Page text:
There are certain situations where advocacy is inescapable. Being an insider in the field you study may also be discussed in this context. In fact, native anthropology already breaks the rules since it is against the dominant anthropological perspective which supports the customary position of anthropologists as detached from the local people being studied. Insider/native anthropologists experience the fluidity of identity as being an insider and outsider to the community. So, when we come back to the theme of advocacy, how can a native anthropologist distance herself from what is happening in the field and sustain the neutrality during the fieldwork?
Headscarf Ban and Advocacy
My research also triggers the questions about advocacy and anthropology especially as an insider. When I interviewed and observed the women who cover their entire bodies in a US university with all of their self-confidence, I wanted to relate their story with veiled women who were banned from entering universities in Turkey. At this juncture, I would like to provide a brief background on the headscarf ban in Turkey.
Starting from the 1980s until recently, even though there was not a clear statement about headscarves in the constitution or higher education regulations, existing regulations were interpreted in such a way that would ban women with a headscarf from getting a university education. Veiled women were seen as a threat to secularism and the regulation of the government (Göle 1999). The aim of secularism in Turkey was the modernization of all aspects of culture, state and society whose roots sprang from Islamic tradition, especially in the early republican era (1923–40). Due to this fact, veiling as an Islamic tradition was seen as a symbol of backwardness and oppression (Olson 1985). Practicing veiling in public institutions was viewed as jeopardizing the principles of modernization and secularism. Consequently wearing headscarves in schools, hospitals and governmental offices was banned. While Muslim women claim that veiling is an obligation for every woman according to the Quran, and their choice to practice veiling is due to the dominant Islamic commitment, it is argued that this practice exposed risks to the regulation of modernization and secularism. Therefore, veiled women faced numerous restrictions in the public arena in Turkey.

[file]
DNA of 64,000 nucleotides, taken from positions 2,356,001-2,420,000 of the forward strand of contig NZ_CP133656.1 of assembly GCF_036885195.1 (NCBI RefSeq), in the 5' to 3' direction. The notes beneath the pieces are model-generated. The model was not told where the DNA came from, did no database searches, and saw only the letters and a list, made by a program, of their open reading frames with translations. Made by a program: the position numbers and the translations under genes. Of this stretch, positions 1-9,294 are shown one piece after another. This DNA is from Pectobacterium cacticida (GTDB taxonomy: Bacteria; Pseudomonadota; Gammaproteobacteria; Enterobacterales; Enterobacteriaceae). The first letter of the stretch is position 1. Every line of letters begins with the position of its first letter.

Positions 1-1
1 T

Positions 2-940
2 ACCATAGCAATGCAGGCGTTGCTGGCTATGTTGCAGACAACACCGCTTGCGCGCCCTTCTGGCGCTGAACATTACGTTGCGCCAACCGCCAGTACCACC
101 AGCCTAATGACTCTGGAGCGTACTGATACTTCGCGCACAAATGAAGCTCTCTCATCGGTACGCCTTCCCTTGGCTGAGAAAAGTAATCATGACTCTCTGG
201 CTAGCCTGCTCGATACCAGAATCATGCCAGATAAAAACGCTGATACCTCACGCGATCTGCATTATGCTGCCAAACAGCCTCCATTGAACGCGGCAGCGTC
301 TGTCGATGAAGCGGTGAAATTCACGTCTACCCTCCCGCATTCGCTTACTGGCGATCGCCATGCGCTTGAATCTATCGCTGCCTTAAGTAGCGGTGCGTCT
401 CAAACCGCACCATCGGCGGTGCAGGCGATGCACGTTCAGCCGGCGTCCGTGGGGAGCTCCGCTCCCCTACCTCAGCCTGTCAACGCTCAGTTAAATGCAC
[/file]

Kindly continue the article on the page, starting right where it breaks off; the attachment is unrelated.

The essence of scholarly research requires the researcher to be honest. Successful researchers are the ones who question even the most basic assumptions. An insider (or sometimes an outsider) may not even realize how assumptions may shape the outcome of her research. Research questions, methodology, assumptions and their justifications must be laid out very clearly in any scholarly research. A researcher should not be concerned whether her findings advocate the group or not as such concerns may significantly deviate from the study from academic standards. Therefore researchers who are also insiders should pay extra attention to distance themselves from such concerns.
Insiders, however, can be more productive and contribute to the literature if they can figure out ways to challenge norms accepted by the group that may be unknown to an outsider. Insiders also have an advantage in collecting more information that may increase the quality and reliability of the study. When it comes to whether or not these findings advocate the group, I believe, researchers must rely on the collective wisdom that may develop in the long run. I also believe, even though this may take a long time, any objective research finding may eventually help the group that is being studied.
In my research, I tried to challenge women who dress modestly. My aim was not to justify their decision or to advocate them but to understand different motivations behind modest dressing. I personally believe that wearing a headscarf or dressing modestly is a personal right and should be respected but this should not form the basis of my study.
The laws and regulations that apply to higher education institutions in Turkey are the same. The attitude toward a headscarf, however, is changing. Most people who used to think it was a political symbol now see it as a religious right and a form of expression of identity. Wearing a headscarf or not is no longer a criterion for college admission. It is difficult to say how much of this change is due to scholarly research but I have a firm belief that studies aimed at understanding the group and analyzing the dimensions of the headscarf ban had more impact than the ones that advocated the group.
Hülya Doğan is a PhD student in cultural anthropology at Texas A&M University, College Station. Her research interests include immigration, refugees, identity, gender and Meskhetian Turks. Her current research is the identity (re)formation process of Meskhetian Turks in the United States.